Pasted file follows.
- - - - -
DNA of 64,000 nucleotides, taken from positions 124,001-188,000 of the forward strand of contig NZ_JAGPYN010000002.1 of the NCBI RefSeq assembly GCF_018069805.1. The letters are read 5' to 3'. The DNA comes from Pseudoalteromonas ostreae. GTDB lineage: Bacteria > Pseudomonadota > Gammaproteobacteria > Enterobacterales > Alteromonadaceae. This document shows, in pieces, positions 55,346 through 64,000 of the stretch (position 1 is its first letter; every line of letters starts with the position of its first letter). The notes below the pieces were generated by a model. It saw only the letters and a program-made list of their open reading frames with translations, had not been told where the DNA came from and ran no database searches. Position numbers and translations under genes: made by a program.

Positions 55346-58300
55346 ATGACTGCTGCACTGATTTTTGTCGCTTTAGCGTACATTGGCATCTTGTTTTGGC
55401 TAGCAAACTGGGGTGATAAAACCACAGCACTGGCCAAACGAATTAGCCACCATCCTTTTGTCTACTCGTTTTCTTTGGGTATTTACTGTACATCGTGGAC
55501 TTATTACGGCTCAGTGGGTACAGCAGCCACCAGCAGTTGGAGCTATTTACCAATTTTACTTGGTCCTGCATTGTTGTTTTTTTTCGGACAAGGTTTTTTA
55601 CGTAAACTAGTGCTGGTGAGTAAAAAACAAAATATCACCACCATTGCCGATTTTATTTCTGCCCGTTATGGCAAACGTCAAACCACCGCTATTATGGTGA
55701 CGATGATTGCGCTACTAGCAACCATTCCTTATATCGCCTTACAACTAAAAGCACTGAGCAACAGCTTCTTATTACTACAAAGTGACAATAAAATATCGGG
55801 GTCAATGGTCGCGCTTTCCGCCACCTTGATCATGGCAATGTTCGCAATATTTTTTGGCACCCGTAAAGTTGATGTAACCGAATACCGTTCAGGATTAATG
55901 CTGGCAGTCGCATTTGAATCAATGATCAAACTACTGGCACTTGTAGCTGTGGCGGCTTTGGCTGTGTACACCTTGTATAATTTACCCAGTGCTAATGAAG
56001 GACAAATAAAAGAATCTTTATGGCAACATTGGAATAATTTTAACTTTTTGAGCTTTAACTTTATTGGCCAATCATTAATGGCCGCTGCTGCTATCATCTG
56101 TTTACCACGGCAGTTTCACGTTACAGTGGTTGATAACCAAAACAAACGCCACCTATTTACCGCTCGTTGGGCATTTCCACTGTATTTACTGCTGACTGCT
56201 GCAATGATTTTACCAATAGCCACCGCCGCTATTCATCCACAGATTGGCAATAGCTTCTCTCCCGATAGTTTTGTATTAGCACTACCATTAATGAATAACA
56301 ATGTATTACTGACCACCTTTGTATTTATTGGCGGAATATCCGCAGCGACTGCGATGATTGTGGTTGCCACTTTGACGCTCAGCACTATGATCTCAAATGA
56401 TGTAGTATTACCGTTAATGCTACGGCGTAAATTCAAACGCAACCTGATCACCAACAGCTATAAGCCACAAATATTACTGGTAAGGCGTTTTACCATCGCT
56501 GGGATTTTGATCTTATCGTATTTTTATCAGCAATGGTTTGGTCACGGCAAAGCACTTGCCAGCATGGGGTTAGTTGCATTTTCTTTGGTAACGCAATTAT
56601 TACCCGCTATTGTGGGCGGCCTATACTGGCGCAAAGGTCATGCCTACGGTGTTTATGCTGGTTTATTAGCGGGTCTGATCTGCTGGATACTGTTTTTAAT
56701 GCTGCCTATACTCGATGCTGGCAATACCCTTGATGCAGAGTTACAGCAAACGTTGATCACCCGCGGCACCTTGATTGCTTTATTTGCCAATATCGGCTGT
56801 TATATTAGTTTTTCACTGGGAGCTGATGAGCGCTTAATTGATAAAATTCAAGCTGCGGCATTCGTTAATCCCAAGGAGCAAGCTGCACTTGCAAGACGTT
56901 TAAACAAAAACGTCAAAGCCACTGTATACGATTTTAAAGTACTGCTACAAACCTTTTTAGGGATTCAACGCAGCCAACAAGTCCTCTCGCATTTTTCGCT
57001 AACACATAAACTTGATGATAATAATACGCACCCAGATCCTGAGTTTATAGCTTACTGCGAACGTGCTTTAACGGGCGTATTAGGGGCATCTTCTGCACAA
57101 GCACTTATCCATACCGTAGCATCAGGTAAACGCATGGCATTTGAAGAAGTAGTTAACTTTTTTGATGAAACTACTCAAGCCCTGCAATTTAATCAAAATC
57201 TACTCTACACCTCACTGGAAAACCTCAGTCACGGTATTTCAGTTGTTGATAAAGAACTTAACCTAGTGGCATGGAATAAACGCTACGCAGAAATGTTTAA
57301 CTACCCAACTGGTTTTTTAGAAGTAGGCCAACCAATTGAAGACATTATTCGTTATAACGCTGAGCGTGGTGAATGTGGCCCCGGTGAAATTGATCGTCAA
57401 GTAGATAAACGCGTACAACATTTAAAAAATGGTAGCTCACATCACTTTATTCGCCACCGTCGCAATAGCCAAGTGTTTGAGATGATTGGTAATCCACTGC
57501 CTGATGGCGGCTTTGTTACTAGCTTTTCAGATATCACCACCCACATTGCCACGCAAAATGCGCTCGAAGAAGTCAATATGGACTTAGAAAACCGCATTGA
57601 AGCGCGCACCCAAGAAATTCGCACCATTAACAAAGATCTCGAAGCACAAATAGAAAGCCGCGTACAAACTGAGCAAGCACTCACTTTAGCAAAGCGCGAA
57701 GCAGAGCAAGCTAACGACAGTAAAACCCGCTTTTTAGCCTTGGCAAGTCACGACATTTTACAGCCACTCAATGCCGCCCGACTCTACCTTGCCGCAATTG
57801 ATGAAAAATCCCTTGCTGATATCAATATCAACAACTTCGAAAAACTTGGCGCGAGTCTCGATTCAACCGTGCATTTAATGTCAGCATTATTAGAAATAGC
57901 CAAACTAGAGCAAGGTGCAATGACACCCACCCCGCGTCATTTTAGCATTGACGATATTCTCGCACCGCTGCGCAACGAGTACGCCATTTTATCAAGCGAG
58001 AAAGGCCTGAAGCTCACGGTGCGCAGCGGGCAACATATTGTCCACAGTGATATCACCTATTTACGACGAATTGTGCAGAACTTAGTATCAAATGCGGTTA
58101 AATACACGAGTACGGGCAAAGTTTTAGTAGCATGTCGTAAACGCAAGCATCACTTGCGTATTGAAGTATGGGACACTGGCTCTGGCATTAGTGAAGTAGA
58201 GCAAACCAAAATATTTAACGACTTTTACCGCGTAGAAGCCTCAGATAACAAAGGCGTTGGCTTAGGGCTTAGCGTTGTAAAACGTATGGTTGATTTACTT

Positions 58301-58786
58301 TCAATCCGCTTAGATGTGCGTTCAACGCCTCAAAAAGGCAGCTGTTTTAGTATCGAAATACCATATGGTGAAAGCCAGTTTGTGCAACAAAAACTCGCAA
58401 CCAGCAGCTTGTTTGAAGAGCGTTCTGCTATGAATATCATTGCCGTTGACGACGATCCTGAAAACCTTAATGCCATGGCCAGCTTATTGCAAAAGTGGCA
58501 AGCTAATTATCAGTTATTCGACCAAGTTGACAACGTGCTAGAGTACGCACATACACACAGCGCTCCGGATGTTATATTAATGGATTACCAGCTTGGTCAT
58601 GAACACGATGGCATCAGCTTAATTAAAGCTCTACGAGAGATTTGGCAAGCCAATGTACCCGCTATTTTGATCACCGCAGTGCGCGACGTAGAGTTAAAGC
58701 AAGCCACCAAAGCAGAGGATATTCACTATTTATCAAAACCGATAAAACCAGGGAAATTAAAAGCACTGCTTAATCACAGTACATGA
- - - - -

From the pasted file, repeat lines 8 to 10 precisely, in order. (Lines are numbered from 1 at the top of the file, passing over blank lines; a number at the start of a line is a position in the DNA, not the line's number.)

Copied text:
55801 GTCAATGGTCGCGCTTTCCGCCACCTTGATCATGGCAATGTTCGCAATATTTTTTGGCACCCGTAAAGTTGATGTAACCGAATACCGTTCAGGATTAATG
55901 CTGGCAGTCGCATTTGAATCAATGATCAAACTACTGGCACTTGTAGCTGTGGCGGCTTTGGCTGTGTACACCTTGTATAATTTACCCAGTGCTAATGAAG
56001 GACAAATAAAAGAATCTTTATGGCAACATTGGAATAATTTTAACTTTTTGAGCTTTAACTTTATTGGCCAATCATTAATGGCCGCTGCTGCTATCATCTG